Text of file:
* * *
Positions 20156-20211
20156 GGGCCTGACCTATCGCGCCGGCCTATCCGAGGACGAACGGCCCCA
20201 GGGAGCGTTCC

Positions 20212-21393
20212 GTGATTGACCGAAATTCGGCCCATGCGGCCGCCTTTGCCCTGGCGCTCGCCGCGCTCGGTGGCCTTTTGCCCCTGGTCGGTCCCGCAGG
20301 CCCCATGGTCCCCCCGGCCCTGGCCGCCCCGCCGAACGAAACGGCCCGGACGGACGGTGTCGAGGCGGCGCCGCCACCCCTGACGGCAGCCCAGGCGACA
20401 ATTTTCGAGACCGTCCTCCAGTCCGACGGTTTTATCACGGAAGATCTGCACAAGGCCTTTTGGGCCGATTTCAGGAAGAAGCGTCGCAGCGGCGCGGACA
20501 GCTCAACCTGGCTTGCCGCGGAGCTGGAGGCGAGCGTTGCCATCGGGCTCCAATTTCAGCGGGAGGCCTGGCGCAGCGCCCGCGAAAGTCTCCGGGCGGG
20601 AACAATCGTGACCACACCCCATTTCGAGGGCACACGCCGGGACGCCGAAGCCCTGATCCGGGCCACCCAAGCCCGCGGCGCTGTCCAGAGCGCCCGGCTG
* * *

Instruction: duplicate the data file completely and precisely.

Positions 20156-20211
20156 GGGCCTGACCTATCGCGCCGGCCTATCCGAGGACGAACGGCCCCA
20201 GGGAGCGTTCC

Positions 20212-21393
20212 GTGATTGACCGAAATTCGGCCCATGCGGCCGCCTTTGCCCTGGCGCTCGCCGCGCTCGGTGGCCTTTTGCCCCTGGTCGGTCCCGCAGG
20301 CCCCATGGTCCCCCCGGCCCTGGCCGCCCCGCCGAACGAAACGGCCCGGACGGACGGTGTCGAGGCGGCGCCGCCACCCCTGACGGCAGCCCAGGCGACA
20401 ATTTTCGAGACCGTCCTCCAGTCCGACGGTTTTATCACGGAAGATCTGCACAAGGCCTTTTGGGCCGATTTCAGGAAGAAGCGTCGCAGCGGCGCGGACA
20501 GCTCAACCTGGCTTGCCGCGGAGCTGGAGGCGAGCGTTGCCATCGGGCTCCAATTTCAGCGGGAGGCCTGGCGCAGCGCCCGCGAAAGTCTCCGGGCGGG
20601 AACAATCGTGACCACACCCCATTTCGAGGGCACACGCCGGGACGCCGAAGCCCTGATCCGGGCCACCCAAGCCCGCGGCGCTGTCCAGAGCGCCCGGCTG